From there, we can postulate some predictions/hypothesis:

    • 32 is not a valid size. Too bad ! 16 is valid because it is the double of 8 which is a Fibonaccy number. No other number in the sequence is a power of two, sadly. Finding 16 on the first try was a very lucky draw!
    • The next valid sizes would be 42 (of course !), 68, 110 ...

    These speculations need to be verified but at least the theory progresses, and it is dearly needed. At this rate, completing w=26 will take two more months (and I don't imagine for w=27). I must find a trick to make it only one month. Furthermore, the longer it takes, the higher the chances of flukes/miscalculations accumulate. They are rare but not impossible at this scale

    So even halving the run time is very important and I'm back to the concepts of the last logs, where 2 cores compute roughly one half of the orbit and meet "somewhere" near the middle. And I think I have solved one major issue I had with the previous ideas: there is no need to store all the paths, we only need to compare the last N values. Indeed, the orbit is closed at one point, not potentially random values, and the sequence is run backwards and forward. Now the question is : how many points and which should be kept in the history ?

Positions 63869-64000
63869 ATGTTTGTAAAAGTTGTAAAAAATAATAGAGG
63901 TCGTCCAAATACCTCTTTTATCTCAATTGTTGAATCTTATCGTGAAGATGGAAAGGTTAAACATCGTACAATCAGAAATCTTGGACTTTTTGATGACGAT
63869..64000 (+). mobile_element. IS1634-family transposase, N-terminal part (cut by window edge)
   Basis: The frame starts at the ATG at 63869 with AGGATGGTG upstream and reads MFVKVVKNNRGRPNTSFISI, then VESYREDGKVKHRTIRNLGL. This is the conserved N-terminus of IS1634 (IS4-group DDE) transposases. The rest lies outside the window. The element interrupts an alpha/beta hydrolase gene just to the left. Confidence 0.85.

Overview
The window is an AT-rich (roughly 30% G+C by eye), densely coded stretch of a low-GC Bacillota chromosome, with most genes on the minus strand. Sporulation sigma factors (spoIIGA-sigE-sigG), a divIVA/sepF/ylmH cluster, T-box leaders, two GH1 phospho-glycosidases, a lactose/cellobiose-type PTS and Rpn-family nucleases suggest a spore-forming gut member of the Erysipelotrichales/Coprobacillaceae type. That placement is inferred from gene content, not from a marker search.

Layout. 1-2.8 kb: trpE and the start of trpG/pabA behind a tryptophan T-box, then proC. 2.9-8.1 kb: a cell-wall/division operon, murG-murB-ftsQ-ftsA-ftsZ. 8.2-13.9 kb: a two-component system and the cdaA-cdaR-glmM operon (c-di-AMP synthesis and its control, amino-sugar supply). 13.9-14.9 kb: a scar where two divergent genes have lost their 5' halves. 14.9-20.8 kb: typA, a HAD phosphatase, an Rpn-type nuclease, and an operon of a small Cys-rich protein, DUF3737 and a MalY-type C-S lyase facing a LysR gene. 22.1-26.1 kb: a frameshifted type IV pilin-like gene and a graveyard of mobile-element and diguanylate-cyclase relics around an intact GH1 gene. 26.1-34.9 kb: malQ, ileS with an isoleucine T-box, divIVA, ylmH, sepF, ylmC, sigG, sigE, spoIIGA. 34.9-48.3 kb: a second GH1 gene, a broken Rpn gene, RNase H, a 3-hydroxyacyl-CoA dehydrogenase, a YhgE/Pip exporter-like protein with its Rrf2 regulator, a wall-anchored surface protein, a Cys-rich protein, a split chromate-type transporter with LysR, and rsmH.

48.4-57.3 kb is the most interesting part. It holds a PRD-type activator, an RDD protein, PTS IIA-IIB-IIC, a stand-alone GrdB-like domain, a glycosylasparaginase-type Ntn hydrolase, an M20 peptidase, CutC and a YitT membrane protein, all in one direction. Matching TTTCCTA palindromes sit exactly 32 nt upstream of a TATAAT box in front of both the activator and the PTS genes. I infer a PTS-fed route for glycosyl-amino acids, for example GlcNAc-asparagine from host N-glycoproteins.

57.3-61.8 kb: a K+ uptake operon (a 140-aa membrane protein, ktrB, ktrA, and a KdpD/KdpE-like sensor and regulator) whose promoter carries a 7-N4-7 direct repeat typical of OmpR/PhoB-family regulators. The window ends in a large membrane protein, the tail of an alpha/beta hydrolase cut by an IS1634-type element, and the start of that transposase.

We can synchronise the 2 threads so they know what the other has "consumed", and discard the elements that have been compared. My favourite sync method is not semaphores or read/write flags, but a pair of mailboxes where one thread write and the other can only read, which simplifies the cache coherency and updates.

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Yann Guidon / YGDES wrote 05/24/2021 at 03:52 point

Oh, nice !